What complicated times we live in: so many thorny issues need to be acknowledged before we can responsibly or sensitively begin a discussion. As Roxana Robinson—a Quaker who opposes war—told her audience in her 2014 address, “The Warrior and the Writer,” at the United States Air Force Academy shortly after the publication of her deeply researched and compassionately imagined novel Sparta, “You might be surprised that I wrote a book about a twenty-six year old Marine: I’m the wrong gender, the wrong generation, and the wrong religious genre.” Although she avoided the term “cultural appropriation,” it’s clear both from this address and from her other essays that she’s seriously grappled with this problem: the potential violence those of us with the resources to have our voices heard can do to those with less access to telling stories. Writer and activist Nikesh Shukla instructs that anyone “writing ‘the other’ ” should both do the research properly and “ask yourself: why am I telling this story?” In this regard, Robinson is a model citizen, but she never wavers in her conviction that it is the job of writers to be curious about and then “render precisely what it means to be alive.” We would not have Anna Karenina, Robinson writes, had Tolstoy not imagined the experience of a jilted young woman; we would not have Shakespeare’s plays had he not put himself in the shoes of kings and servants alike. “Empathy is the opposite of exploitation,” she says—and it’s with this belief that she approaches Sparta’s protagonist, Conrad.
And how prescient Sparta, written at the beginning of this decade and set between 2001 and 2006, is about our complicated times. Even those of us who once shared the views of Conrad’s therapist mother, Lydia — “war as unacceptable, the military as unreliable” — may have been surprised to find ourselves regarding the Generals in Trump’s White House as the trustworthy adults in the room. Early in the novel, Lydia, having grown up “in the aftermath of the Vietnam War, when the military was shadowed with disgrace,” struggles to understand why her good, sweet son, a classics major at Williams College, has decided to become an officer in the Marines. “I want to do something serious, something that will make a difference,” he explains.
The language he used reminded Lydia of ancient myths, Nordic sagas, King Arthur. Courage and loyalty, Conrad said. Commitment, a code of honor. All straight from the ancient world…
Sparta is about the psychological pain of a young man who believes he has failed to uphold that ancient code of honor. In officer training, Conrad is taught the six steps of leadership: “Begin planning. Arrange for Reconnaissance. Make Reconnaissance. Complete the plan. Issue the order. Supervise.” It boils down to being decisive and taking responsibility for those under his command. Conrad returns from Iraq physically sound, while some of his men have returned in body bags, and it all breaks down. The gasp of a truck’s brakes sounds to him like a gunshot. He ducks, “scalded by fear,” and then by humiliation as others look at him askance. He cannot tolerate having his back to a plate glass window, and he risks causing an accident because he’s convinced that the driver in an adjacent car is holding an electronic device to set off an explosive. He cannot sleep, and if he does, it’s only to wake screaming and in a cold sweat. He cannot concentrate. He cannot make love to his girlfriend.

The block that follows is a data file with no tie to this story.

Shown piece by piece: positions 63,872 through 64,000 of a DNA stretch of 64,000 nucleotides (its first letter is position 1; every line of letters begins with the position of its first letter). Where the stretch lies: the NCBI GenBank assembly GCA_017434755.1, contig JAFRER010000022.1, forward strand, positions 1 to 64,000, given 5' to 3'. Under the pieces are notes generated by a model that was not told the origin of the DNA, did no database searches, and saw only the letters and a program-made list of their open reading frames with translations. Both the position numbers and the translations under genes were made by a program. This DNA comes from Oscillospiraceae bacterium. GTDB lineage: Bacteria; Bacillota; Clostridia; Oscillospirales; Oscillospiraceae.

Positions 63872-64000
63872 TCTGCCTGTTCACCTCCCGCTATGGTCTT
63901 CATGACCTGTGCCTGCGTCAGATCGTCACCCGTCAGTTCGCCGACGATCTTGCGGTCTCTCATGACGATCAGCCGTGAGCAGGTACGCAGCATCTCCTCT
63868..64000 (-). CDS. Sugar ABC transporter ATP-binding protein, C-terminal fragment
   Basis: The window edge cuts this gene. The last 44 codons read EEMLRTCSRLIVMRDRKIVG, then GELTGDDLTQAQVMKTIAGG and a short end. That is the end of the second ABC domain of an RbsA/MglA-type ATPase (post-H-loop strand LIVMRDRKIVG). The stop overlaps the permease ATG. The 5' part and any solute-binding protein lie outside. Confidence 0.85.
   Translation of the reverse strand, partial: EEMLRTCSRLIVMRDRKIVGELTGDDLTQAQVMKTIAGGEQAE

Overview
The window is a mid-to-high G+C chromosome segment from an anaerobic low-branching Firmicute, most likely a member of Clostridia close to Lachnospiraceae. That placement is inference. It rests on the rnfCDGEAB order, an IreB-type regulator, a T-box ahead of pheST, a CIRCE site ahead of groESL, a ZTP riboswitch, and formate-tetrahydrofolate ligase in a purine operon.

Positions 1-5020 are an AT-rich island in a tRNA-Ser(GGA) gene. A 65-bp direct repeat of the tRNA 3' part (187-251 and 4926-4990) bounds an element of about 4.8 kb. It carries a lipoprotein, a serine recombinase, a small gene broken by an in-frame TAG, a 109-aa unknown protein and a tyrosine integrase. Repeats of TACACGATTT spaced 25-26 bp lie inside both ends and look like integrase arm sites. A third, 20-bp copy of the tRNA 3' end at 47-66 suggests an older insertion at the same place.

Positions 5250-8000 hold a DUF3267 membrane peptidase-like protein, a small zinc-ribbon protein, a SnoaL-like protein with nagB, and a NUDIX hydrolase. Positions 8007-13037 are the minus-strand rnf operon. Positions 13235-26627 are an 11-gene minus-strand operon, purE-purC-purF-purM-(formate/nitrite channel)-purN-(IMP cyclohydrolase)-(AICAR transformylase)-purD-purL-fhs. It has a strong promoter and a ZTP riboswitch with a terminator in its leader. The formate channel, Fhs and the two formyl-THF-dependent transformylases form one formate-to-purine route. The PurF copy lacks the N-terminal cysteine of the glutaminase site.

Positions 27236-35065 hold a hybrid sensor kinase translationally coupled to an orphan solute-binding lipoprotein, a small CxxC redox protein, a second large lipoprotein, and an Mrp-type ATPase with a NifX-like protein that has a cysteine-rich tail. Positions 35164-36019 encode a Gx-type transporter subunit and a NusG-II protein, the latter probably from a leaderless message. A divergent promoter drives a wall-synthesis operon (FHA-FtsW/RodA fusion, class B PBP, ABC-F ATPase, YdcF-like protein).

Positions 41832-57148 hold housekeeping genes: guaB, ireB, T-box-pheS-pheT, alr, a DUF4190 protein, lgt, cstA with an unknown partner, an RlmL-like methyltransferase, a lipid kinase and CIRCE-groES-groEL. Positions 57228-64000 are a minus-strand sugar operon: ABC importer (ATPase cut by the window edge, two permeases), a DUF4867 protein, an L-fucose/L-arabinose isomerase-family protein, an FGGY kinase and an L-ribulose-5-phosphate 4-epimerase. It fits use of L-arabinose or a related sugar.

Reading Sparta, I found myself thinking about excerpts from Douglas Brinkley’s Tour of Duty: John Kerry and the Vietnam War, which I’d read many years ago in The Atlantic. Brinkley quotes liberally from the letters Kerry, then also an enlisted officer, sent to his parents and fiancé as he began to question the moral clarity (a term whose political history Frank Guan dissected in a recent essay in The New York Times Magazine) undergirding his actions: the killing of civilians he witnessed and, in some cases, was complicit in, or the deaths of men under his watch. Although Kerry’s current wife, Teresa Heinz, and his sister, Peggy Kerry, have both alluded to his symptoms of post-traumatic stress disorder—nightmares, falling out of bed—Kerry has not spoken publicly about what he has apparently endured in the years since his return from Vietnam. Similarly, Robinson’s Conrad is reluctant to speak about how weak and out of control he feels now that he’s back home in a place that no longer feels like home. As in the Kerry letters, Conrad is crippled by shame at his responsibility for the deaths “in-country” of both the men in his platoon and the Iraqi civilians whose lives they were there to protect. Psychologist Joseph Burgo, in his recent book, Shame, outlines the common defense mechanisms against this excruciating emotion, including projection onto other, which finds its expression in contempt. Conrad, talking with his brother, directs his contempt only at himself:
“You have no idea,” Conrad said, his voice dull. “It’s like I’m a secret criminal. No one here knows what I’ve done…
The canon of war fiction written by women has only recently been adequately recognized. As Emily Temple notes, Margaret Mitchell’s Gone with the Wind, Virginia Woolf’s Mrs. Dalloway (with the tragic character of Septimus Smith), and Jayne Anne Phillips’ Machine Dreams should rightfully be included in any list of novels about war—as should many of the more recent entries in Soniah Kamal’s “Fifty Novels by Women Writers on Conflict, Displacement and Resilience,” including Helen Benedict’s Sand Queen, Edwidge Danticat’s The Dew Breaker, Masha Hamilton’s What Changes Everything, Ann Patchett’s Bel Canto, and Tatjana Soli’s The Lotus Eaters.
In Sparta, the character of Conrad is conveyed in close third person with such texture and depth that readers may be well into its pages before they realize that his creator is a woman. It’s striking to me that the other most powerful novel I’ve read about the psychological impact of war on those who serve, Pat Barker’s Regeneration, was also written by a woman. Both Barker and Robinson illuminate corners of soldiers’ psyches usually kept in the shadows. I wonder if these female writers have been able to depict the shame and symptoms of their male characters because, as women, they are not themselves as much under the sway of warrior myths, and therefore not as susceptible to feeling humiliated by a failure to abide by those ancient ideals. In other words, Barker and Robinson have perhaps inhabited their characters without fully identifying with them and, in so doing, seen them more clearly. It’s a concept that psychoanalysts and therapists understand. The distance between the observing and empathizing functions is key to the therapeutic encounter: an analyst’s identification with a patient can cloud their perception of that which is unique in a person and the darker underbelly we all share—the ubiquitous aggressive impulses, the “secondary gain” from suffering.